The film conjures a gritty, convincing image of present-day poverty along the nation's social and geographic margins while also reminding us how tricky such subject matter has always been for Americans movies. Since most viewers of a film like Frozen River live at a very comfortable remove from the hardscrabble world it depicts, its vision risks coming across as either unreflective sociological voyeurism or a piously sentimental lecture on the innate nobility of the underclass.
Dare a filmmaker venture into such a realm and craft a movie that's both searchingly compassionate and entertaining? Like D.W. Griffith (whose frozen river in Way Down East was borrowed from Stowe's in Uncle Tom's Cabin) and De Sica before her, Hunt is wise enough to know that the lures of storytelling are not her enemy. As her film rolls on, it develops into something like a northern Neorealist thriller, a ride across thin and treacherous ice that's at once harrowing and surprisingly suspenseful.
That ride could seem contrived and merely entertaining were it not for the film's solid grounding in real-world perplexities and behaviors. Hunt, who shot the movie in 24 days of low-budget work in subzero temperatures near Plattsburgh, N.Y., has a true gift for the subtleties of naturalistic filming and performance. Among a thousand small moments and touches that add up to a brilliant evocation of a frazzled, frost-bitten world, Ray's interactions with her kids are beautifully observed and captured, right down to the meals of Tang and popcorn she serves them when money's tight.
The film's sturdiest grounding, though, comes in Ray herself, as incarnated by Melissa Leo. This actress' work is as precise and forceful as any performance I've seen in a movie this year. Ray's cigarettes and tattoos, her tough choices and quietly agonized deliberations, her complex and slowly evolving partnership with Lila, in whom she eventually sees a distant reflection of herself—all of these add up to the kind of indelible dramatic portrait that stays with you long after the movie's over.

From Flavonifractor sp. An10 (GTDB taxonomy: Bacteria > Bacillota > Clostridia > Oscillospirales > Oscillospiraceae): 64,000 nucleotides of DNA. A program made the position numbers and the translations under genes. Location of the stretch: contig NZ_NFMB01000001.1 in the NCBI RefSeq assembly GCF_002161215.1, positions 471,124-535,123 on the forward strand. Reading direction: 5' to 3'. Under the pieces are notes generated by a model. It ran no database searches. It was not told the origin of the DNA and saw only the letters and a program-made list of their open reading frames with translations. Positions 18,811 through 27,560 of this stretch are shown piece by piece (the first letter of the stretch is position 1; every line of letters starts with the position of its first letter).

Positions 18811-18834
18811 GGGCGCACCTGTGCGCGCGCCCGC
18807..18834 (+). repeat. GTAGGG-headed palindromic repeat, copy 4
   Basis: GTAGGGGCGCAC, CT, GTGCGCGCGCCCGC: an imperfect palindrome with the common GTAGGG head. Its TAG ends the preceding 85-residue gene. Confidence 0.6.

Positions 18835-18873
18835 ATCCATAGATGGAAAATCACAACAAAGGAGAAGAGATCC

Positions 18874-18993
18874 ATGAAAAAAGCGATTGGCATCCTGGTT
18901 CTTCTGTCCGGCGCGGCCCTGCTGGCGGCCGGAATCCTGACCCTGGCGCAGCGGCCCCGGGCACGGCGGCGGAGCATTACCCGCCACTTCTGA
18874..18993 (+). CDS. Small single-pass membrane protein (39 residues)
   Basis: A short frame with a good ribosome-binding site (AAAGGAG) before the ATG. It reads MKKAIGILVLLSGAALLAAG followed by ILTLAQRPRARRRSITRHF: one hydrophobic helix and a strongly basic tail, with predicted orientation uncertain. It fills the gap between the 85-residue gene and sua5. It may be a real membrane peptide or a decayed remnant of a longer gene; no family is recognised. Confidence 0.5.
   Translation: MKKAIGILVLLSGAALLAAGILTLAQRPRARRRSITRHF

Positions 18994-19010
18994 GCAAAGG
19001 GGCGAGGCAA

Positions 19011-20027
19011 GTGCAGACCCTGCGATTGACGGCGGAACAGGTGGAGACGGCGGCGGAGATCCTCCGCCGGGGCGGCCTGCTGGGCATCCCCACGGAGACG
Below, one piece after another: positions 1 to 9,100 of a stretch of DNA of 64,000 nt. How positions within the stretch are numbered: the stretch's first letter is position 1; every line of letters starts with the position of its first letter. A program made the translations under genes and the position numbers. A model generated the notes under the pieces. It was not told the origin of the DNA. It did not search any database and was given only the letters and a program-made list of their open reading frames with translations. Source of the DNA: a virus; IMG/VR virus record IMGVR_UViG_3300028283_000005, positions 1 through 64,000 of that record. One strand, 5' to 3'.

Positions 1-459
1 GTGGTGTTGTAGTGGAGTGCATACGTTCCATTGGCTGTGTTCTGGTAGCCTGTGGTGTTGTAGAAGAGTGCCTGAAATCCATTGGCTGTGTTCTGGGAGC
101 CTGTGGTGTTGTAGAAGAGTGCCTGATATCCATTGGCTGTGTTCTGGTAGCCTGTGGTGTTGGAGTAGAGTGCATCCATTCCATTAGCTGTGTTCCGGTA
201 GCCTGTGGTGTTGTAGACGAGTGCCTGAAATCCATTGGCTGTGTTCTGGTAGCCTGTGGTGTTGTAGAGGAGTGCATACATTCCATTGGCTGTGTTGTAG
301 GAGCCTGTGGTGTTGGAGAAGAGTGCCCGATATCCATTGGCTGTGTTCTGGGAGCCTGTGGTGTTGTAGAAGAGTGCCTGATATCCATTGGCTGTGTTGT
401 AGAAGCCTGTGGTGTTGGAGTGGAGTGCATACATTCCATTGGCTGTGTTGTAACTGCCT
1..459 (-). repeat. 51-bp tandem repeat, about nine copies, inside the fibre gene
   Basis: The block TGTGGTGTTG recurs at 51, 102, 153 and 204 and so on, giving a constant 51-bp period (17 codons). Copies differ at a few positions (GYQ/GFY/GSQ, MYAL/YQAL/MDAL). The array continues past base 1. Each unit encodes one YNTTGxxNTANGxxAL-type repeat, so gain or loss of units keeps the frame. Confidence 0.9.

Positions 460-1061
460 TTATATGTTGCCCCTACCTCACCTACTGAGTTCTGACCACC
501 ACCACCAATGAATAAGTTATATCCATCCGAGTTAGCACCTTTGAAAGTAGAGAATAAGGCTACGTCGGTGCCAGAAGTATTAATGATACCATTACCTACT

Leo has joked (?) that Hunt cast her and Misty Upham (who's excellent too) mainly because they could drive on ice. Obviously, I think Leo is heading for an Oscar nomination for proven talents far beyond that. But hey, Frozen River left me convinced that these two women can drive on ice. Great movies often begin in details that small.
Traitor opens Friday throughout the Triangle
You might think that any contemporary geopolitically themed movie called Traitor would be subtitled The Joe Leiberman Story. But no. Jeffrey Nachmanoff's polished thriller actually concerns a different form of dual (triple? quadruple?) loyalty—it's the story of a Muslim jihadist who may be more loyal to his American roots than his fellow fanatics suppose. Or maybe not.
Actually, as a brief prologue shows us, Samir Horn (impressive Don Cheadle) was born not in the U.S. but in Sudan, to a pious father. Sent to America as a boy, he went to Afghanistan with the Army, then stayed on in Pakistan after his service was over.
When we first see him as an adult, he's selling plastic explosives to a group of jihadists in Yemen, and goes to prison with them when they're rounded up in an anti-terrorism sweep. After forging some crucial alliances behind bars, Samir's ready to wage jihad against the West—first Europe, then America—when he's sprung by a prison break. Little does he know that he's being tracked all the while by an FBI team led by a taciturn Southerner named Roy Clayton (Guy Pearce), who, having been raised by a Baptist preacher, develops a wary sort of sympathy for his ideological opposite.
A smart, expansive, expertly tooled genre movie of the sort that once was the exclusive province of the major studios (this one comes from indie Overture Films), Traitor delivers the entertainment goods as effectively as any Jason Bourne caper. Yet it's also equally intriguing in what it suggests about the differing views Americans have of Muslims—including those in their midst—in the decade following Sept. 11.
Reflecting the fearful suspicions of the unworldly and prejudiced, it imagines that there are scores of ordinary-seeming Muslims in "sleeper" cells across the U.S. who are ready to turn themselves into suicide bombers as soon as Jihad Central calls. Scary, no?
On the other hand, its explosive/ simplistic thriller premise is thoroughly offset by the complex and sophisticated portrait the film draws of Samir Horn. A decade ago it would have been impossible to imagine a big entertainment film that had a Muslim wrestling with the true meaning of his faith as the protagonist. That such a character is both credible and compelling today shows, at very least, how engaged Americans have become in a few short years with the Muslim world and its intricacies.